Where part of a property is unoccupied for a short time, the Council can ask the Valuation Officer to apportion the Rateable Value of the property between the occupied and unoccupied parts.  The empty part will receive complete exemption for three months (or six for an industrial property). 

After the initial rate-free period expires the occupied business rate will apply to the whole property.  If you wish to apply for part unoccupied rates please send an A4 plan of the property as soon as the area has been cleared highlighting the “empty” areas for which relief is requested to the Non-Domestic Rates (Business Rates).

Apply for Section 44A Relief


In very exceptional circumstances the council may remit payment of rates where it is satisfied that the ratepayer would sustain hardship if it did not do so and it is reasonable for it to do so having regard to the interests of its council taxpayers.

Qualifying criteria for Hardship Relief

Hardship Relief may be awarded to a limited company as well as to an individual, or groups of individuals in the case of partnerships. A ratepayer may make application for Hardship Relief whether they are subject to either occupied rates or empty property rates. All relevant factors affecting the ability of a business to meet its liability for rates should be taken into account. The 'interests' of council tax payers may go wider than direct financial interests. For example, where employment prospects in the area would be badly affected by a company going out of business, or where the amenities of an area would be severely affected, for instance, by the closure of the only shop in a village. In order for the council to consider granting hardship relief, an application must be made in writing, including copies of fully audited accounts.

View and download application forms for:

Properties in disrepair

Generally disrepair does not affect the rateable value of properties.  The rating system normally treats properties as being in a reasonable state of repair, however there are exceptions. A property might be in disrepair because:

  • it has fallen into disrepair over time
  • it has been damaged 
  • it has been vandalised 
  • there has been a fire or a flood

If work is being undertaken to repair a property and it would be considered economically reasonable then the property is treated as already being in reasonable repair for rating purposes. Depending on the extent of the work being undertaken to improve, extend or enhance a property, it may be that the valuation can be reduced to nil, whilst the works are underway, however the work must be much more than repairs. A reduction will usually be appropriate only when the works are to create a materially different property to the one that currently exists and at the point where the cost to restore the property to its original use is no longer economic in relation to its rateable value. You should contact the Valuation Office as soon as possible and provide all the evidence which supports your view that the property is in a state of substantial disrepair so that the valuation officer can investigate the situation.  An inspection by the valuation officer may be required.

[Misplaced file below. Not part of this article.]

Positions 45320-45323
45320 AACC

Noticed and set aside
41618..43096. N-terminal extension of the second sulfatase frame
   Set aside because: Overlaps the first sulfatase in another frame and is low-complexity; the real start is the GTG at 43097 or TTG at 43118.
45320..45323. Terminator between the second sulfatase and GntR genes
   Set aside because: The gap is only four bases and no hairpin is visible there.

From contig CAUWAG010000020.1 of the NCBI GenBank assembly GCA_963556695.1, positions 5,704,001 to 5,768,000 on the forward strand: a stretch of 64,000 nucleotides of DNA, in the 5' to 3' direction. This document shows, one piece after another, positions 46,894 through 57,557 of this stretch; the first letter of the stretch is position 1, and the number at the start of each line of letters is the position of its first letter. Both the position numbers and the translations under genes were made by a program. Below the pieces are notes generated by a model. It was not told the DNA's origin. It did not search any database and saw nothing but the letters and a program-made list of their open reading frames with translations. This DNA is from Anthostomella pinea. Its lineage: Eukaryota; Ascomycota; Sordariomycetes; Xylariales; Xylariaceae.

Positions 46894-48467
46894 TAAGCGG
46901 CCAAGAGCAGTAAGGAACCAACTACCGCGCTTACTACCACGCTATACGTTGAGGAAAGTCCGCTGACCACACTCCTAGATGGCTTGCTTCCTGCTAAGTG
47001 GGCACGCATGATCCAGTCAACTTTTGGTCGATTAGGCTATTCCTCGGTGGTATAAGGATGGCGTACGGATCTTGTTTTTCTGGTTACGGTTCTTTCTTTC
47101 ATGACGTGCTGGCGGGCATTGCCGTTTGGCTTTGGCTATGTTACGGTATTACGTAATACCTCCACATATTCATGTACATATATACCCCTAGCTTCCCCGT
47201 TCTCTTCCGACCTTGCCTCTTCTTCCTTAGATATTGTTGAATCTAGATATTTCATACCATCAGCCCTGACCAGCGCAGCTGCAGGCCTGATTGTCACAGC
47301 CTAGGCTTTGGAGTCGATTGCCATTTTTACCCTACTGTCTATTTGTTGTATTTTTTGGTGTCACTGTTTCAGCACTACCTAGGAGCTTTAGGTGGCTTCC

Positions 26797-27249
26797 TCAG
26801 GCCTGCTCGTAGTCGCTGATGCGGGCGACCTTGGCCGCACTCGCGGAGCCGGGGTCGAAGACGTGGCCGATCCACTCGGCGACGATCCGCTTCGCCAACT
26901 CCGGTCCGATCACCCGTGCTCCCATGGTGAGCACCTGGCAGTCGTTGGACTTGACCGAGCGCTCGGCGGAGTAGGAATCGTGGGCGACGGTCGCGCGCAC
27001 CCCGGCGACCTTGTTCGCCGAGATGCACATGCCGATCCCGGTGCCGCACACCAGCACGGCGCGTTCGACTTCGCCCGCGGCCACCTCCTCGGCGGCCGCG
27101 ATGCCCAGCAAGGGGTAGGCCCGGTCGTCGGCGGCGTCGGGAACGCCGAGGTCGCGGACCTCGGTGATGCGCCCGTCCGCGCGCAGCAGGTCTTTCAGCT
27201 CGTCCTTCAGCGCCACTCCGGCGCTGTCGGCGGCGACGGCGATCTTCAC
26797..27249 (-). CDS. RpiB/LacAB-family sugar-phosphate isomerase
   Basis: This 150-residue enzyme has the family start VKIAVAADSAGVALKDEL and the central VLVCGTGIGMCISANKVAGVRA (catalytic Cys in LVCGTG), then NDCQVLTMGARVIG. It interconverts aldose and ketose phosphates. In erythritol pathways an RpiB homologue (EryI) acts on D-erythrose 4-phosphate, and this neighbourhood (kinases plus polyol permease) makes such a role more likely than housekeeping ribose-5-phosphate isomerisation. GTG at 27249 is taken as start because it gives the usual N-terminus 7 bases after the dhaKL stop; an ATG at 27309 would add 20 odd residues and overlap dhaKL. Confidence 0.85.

More information about Repair and rateable value from GOV.UK

For more information visit the Valuation Office Agency website, or telephone 03000 501 501.

Heat Network Relief

What is Heat Network Relief?

The Government announced a 100% relief for eligible low-carbon heat networks. This was announced in its final report of the Business Rates Review. The report was published in October 2021. Networks need to have their own rating assessment from 1 April 2023. The relief is for those networks generating from a low carbon source. This is to ensure the policy supports decarbonisation.

Heat networks take heat of cooling from a central source(s). They deliver heat to a variety of different customers:

  • public buildings
  • shops
  • offices
  • hospitals
  • universities
  • homes

By supplying multiple buildings, they avoid the need for individual boilers or electric heaters. Heat networks have the potential to:

  • reduce bills
  • support local regeneration
  • be a cost-effective way of reducing carbon emissions from heating.

Heat networks play an important role in decarbonizing heat. They support delivery of net zero commitments. They are able to unlock otherwise inaccessible large-scale renewable and recovered heat sources. Examples are:

  • waste heat
  • heat from rivers
  • heat from mines

Is my business or property eligible for Heat Network Relief?

This relief is administered under the local powers discount. This is found in Section 47 of the local Government Finance Act 1988. To be eligible:

  • the property must be wholly or mainly used for the purposes of a heat network
  • the heat is expected to be generated from a low carbon source over the next 12 months
  • this is irrespective of whether the source is located on the property or on a different property
  • this is subject to Subsidy Control limits set by the government

How do I apply for Heat Network Relief?

There is no application form for this relief. To apply write to the Business Rates team and include:

  • full details of why your business should be considered for this local discount
  • provide all information you think is relevant to support your application
  • include your contact details.

For the relief to be granted, the Council must make a decision within 6 months of the end of the financial year.